On 01/05/2017 04:00 PM, William Brown wrote:
I feel like I must be missing something, because this makes *no* sense
at all. When a search is performed, shadowExpire will reflect the
current time plus the maximum password age? Why the current time and
not the time the password is set? How could this value possibly be
useful? I looked at the code because I couldn't believe the document
referenced above, but that document appears to accurately describe the code.
This goes beyond simply being a bug in implementation. Whoever wrote
this code fundamentally misunderstands the purpose of the shadowExpire
attribute. It isn't an expiration date for the password, and shouldn't
be affected in any way by password policies. The shadow expiration date
is an expiration date on the account itself. For example, I work in a
university where our student accounts are valid only while they are
enrolled in classes. shadowExpire is set to the end date for their
enrolled courses. It does not change when they set their password, and
shouldn't depend on whether or not passwords expire.
Please see "man 5 shadow". The new behavior is wrong. I think it
should be reverted for several reasons: Primarily, the behavior is
incorrect according to the documentation. The standard behavior for
this attribute provides a fixed date on which an account will no longer
be valid. Additionally, a change of this type is in appropriate in
RHEL. The proposition of a "stable" system is that features and
functionality will not change in incompatible ways without notice. This
is an incompatible change, and was not documented in the release notes
as far as I can see. Finally, this change quietly allows accounts which
were previously expired to be considered to now be considered valid.
Almost no one will notice that their existing security policies are no
longer being enforced as a result of this change.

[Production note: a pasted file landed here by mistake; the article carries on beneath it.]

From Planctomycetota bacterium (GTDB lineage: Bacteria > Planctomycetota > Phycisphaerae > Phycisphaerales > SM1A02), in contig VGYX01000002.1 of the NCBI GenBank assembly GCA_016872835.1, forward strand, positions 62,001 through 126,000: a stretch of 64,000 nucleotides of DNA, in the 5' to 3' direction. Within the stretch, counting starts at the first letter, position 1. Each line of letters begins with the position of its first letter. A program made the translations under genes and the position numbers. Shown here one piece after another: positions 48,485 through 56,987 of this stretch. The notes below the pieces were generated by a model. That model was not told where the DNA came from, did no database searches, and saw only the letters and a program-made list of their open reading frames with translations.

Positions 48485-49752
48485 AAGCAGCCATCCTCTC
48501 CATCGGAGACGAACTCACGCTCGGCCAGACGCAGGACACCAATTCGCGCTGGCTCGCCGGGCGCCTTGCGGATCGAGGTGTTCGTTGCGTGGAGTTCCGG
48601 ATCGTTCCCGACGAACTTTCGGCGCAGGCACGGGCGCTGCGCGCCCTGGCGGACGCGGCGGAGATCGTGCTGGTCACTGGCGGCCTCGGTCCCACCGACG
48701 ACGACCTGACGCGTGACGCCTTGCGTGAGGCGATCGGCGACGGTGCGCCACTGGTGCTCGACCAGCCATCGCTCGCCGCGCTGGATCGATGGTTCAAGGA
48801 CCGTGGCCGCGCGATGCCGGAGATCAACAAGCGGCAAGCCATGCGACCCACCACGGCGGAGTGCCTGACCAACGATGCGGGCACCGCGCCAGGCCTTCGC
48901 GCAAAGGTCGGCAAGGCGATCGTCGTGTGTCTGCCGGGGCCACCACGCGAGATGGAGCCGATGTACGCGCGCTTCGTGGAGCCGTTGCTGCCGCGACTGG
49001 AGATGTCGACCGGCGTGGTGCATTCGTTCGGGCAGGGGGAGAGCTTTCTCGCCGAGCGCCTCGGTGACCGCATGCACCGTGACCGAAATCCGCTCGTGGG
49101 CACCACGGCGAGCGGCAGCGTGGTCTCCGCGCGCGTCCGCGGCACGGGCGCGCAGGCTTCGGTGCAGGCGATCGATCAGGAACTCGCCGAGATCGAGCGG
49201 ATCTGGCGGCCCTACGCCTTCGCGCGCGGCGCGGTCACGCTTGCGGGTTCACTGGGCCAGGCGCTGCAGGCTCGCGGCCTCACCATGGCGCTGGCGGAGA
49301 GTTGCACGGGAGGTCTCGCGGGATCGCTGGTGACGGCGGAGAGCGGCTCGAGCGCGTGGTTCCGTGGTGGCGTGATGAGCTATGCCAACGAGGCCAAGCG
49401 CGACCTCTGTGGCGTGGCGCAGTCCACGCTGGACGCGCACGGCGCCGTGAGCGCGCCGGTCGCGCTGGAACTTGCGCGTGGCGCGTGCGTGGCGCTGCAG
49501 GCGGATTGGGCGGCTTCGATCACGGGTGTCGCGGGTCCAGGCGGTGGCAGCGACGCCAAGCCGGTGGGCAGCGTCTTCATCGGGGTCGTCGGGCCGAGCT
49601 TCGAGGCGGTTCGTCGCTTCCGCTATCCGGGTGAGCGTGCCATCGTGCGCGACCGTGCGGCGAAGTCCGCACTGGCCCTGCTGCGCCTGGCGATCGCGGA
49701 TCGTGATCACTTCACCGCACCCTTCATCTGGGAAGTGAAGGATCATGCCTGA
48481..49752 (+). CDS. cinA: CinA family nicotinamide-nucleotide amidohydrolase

Well previously the shadowExpire value did nothing
Yes, it did. It indicated to client systems when the account should no
longer be considered valid. It was used by our user management tools to
notify students before their accounts were terminated.
, it was just there
for schema compat. It was a static value, that never decremented so an
account was "always valid".
Why would it decrement?
At worst, we just lock accounts that would
have been locked out anyway due to the expiry of the password within ds
- Nothing is prematurely locked out, not activated.
No, at worst accounts that should be locked out are now allowed in
forever because we don't expire passwords (because those ages are
relative to the most recent change) but we do expire accounts (because
that occurs on a fixed date).
This is a positive change, allowing synchronisation of policy between
and unix clients. Issues you see, are because of an inconsistent
management of password policy on directory server and shadow values. I
don't think we will revert or back out of this change, given the
positive benefits we perceive that it brings on a bigger scale to many
My advice would be to alter your password policy to match what you
expect shadow to contain.
That doesn't appear to be possible.